Many fusion reactors are based on a tokamak design, which uses an electrical current to twist a superheated plasma's electrons and ions into a three-dimensional loop. That's good for containing the plasma, but it's still not the safest design -- if the current fails or there's a magnetic disruption, you have a serious problem on your hands. However, scientists at the Max Planck Institute may have a more practical alternative. They've recently completed Wendelstein 7-X, the first large reactor based on a stellarator concept that relies on a cruller-like shape for the twisting action instead of a current. That's considerably safer than a tokamak, and the supercomputer-guided design should iron out the containment problems that have plagued stellarators until now.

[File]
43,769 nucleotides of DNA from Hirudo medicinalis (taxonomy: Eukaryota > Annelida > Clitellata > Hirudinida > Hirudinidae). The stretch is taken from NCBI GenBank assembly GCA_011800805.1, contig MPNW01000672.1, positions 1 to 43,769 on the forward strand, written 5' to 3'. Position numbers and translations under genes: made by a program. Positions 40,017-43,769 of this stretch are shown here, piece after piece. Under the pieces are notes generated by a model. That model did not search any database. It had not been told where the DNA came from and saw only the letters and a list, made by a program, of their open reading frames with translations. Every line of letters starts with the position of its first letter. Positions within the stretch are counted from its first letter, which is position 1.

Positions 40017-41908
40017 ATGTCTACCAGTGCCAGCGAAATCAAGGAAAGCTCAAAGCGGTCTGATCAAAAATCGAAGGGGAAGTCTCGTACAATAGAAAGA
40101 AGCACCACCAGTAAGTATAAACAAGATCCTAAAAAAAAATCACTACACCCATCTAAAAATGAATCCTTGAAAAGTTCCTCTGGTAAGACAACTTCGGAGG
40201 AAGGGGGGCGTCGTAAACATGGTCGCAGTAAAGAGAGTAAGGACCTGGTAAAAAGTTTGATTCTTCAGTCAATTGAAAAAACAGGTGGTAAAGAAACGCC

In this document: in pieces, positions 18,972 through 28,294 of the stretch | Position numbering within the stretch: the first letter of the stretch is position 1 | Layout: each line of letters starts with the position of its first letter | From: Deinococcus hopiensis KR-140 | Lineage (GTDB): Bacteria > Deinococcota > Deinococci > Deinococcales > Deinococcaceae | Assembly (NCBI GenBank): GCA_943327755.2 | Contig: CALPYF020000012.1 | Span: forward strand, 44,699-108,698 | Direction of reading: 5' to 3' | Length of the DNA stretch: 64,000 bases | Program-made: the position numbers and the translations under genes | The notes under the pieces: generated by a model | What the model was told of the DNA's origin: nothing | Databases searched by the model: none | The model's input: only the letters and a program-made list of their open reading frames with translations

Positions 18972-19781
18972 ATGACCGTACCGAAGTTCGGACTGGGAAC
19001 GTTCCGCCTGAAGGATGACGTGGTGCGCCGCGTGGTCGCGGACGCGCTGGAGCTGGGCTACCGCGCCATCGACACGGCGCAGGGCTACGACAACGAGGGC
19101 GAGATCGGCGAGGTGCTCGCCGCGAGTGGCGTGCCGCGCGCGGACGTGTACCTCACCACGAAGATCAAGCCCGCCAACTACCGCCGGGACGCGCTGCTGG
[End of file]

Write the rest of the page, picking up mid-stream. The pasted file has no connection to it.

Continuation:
W7-X isn't live yet. The team is waiting on German approval to activate the reactor, which could start running in November. If it works as promised, though, it could do a lot to advance fusion energy. It would prove that stellarators are better than tokamaks for commercial-grade power plants, where you want to eliminate any significant chance of an accident. There's still the not-so-small matter of getting fusion reactors to produce more energy than they consume, but safety might not be a major issue from here on out.